Tom Olzak

Archive for December, 2012|Monthly archive page

Policies are not enough to protect mobile data…

In Access Controls, Application Security, Content Filtering, Data Leak Prevention, Data Security, Mobile Device Security, Policies and Processes, Policy-based access control, Risk Management, Security Management on December 29, 2012 at 12:27

Policy is not enough.  Ensuring sensitive information is handled in accordance with internal policy and regulatory constraints requires monitoring of all activities associated with it.  In other words, inspect what you expect… continuously.  Further, too much reliance on human behavior is a recipe for security disaster.

This week, we learned that the University of Michigan Health System, via a vendor, lost about 4000 patient records.  The vendor, apparently authorized access, copied patient records from a database to an unencrypted device.  The device, left unattended in a vehicle, was then stolen.  Sound familiar?  It should.  This scenario appeared many times in news articles over the last several years.  While the players differed, the gaps leading to the losses were largely the same.

This set of conditions is growing more common.  They are strengthened with an increasing number of devices filling the role of insecure mobile data storage, as the BYOD (bring your own device) phenomenon continues to complete its hold on business operations.  Managers and business owners who believe they can simply write a policy, train employees, and move on to the next challenge are kidding themselves.

(For a detailed look at how competing interests apply pressure every day to employees trying to do the right thing, see Bruce Schneier’s Liars and Outliers.)

So what can we do to protect ourselves from becoming the topic of yet another subject in an article about mobile data loss?  Plenty.

For traditional access control environments…

First, ensure your policies have teeth.  For example, what are the sanctions for a vendor or employee who fails to follow policy?  Next, implement reasonable and appropriate technical controls to monitor traffic (e.g., IPFIX data) and aggregated logs (i.e., SIEM).  IPFIX, for example, provides near real time information about anomalous data flows: like a vendor copying 4000 records from a database.  Finally, implement a process whereby IPFIX and SIEM alerts prompt an immediate review of who did the copying, what they copied the data to, and whether the target device is in compliance with policies addressing data on the device category into which it falls.  For example, if security sees a data transfer to a mobile device, they should confirm that the device is encrypted and the user authorized to carry the data out of the building…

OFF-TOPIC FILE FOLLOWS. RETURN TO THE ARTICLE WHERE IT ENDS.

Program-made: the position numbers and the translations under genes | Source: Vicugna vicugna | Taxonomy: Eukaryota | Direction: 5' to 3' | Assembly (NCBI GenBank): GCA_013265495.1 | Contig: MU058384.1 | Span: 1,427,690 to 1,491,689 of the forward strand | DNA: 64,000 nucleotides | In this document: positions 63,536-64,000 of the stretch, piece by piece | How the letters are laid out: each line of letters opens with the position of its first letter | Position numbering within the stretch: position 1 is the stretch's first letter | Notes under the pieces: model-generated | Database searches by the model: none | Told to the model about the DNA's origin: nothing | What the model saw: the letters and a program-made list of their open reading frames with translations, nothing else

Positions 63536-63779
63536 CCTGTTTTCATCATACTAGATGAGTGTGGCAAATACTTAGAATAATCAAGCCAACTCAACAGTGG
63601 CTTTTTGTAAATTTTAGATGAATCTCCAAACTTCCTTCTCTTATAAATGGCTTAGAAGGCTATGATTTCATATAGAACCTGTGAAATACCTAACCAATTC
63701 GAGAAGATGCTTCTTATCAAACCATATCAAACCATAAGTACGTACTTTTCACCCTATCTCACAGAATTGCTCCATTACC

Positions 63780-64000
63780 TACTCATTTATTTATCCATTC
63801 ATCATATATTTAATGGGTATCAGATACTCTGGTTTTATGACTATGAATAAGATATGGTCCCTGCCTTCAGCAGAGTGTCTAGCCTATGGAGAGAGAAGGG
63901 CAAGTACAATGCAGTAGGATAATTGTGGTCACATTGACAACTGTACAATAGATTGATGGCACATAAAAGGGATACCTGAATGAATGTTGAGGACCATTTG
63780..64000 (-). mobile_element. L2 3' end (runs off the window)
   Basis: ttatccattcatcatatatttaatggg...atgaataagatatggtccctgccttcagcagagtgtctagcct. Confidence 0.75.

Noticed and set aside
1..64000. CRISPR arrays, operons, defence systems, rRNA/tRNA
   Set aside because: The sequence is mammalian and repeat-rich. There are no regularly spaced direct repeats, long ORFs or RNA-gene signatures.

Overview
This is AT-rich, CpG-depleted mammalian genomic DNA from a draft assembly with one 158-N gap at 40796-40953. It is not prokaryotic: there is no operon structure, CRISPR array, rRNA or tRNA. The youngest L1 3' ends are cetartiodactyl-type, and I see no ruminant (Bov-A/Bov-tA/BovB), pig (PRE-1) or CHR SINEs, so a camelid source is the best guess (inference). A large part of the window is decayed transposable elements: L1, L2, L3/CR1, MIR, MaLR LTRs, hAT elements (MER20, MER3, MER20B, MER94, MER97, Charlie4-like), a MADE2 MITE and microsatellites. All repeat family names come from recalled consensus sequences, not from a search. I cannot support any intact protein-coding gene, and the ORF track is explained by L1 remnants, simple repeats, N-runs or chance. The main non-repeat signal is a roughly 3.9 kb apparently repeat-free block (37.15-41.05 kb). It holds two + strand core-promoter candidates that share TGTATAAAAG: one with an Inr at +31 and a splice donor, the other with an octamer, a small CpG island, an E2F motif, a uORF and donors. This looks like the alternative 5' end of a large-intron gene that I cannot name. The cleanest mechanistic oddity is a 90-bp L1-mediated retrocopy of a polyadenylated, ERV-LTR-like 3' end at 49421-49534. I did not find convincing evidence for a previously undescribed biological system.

For policy-based organizations…

As BYOD expands the corporate attack surface, policy-based access controls augment the steps listed above.  By default, do not allow anyone to copy data to a mobile device that does not meet policy requirements for data protection.  Policy-based controls authorize user access based on user role, the device used, the location of the user/device, the data and processes accessed, day of the week and time access is requested, and the device’s compliance with security policy.  All of this is automated, preventing reliance on human behavior to protect data.

(For more information on policy-based access controls (also known as context-based access controls), see Chapter 9: Securing Remote Access. )

Again, policies are not enough.  Without technical controls, they rely on human behavior to protect data.  This is a bad idea.  Instead, implement technical controls as far as is reasonable for your organization, and then monitor for compliance to ensure people, processes, and technology are producing expected security outcomes.

Health Care Information Security Challenge

In Data Security, HIPAA, Regulation, Security Management on December 27, 2012 at 15:27

In the last week, I’ve read several articles claiming that health care information is a prime target for cyber-criminals in 2013.  While I agree with this, I don’t agree with one of the reasons given.

Some bloggers and journalists claim that the HIPAA has not kept up with technology, and this is the reason health care is at risk today.  I disagree with this.  the HIPAA is strongly aligned with ISO/IEC 27002:2005.  General compliance with the ISO standard of best practice brings a covered entity into compliance with the HIPAA security rule.  Add to this HITECH, Subtitle B, and a covered entity has everything it needs to keep information safe.  In my view, the problem isn’t with the HIPAA; the problem is with perspective.

Compliance is not security: it is not effective risk management.  When I was director of security for a national health care organization, compliance initially went down this path.  C-level management began to ask why risk still existed after we were judged “HIPAA compliant.”  Putting the need in terms of bottom-line risk helped to turn perspectives; it made management look at HIPAA as a starting point, not an endpoint.

Today, many health care organizations are HIPAA compliant, but that does not mean risk has been sufficiently mitigated.  This is also true of publicly traded companies who pass SOX audits.  One of the biggest mistakes we as security professionals can make is allowing our employers or clients believe they are secure simply because they are compliant with a regulation.

So this begs the question… Is the current health care information security challenge a problem with the regulation or a problem with how we view compliance and risk?

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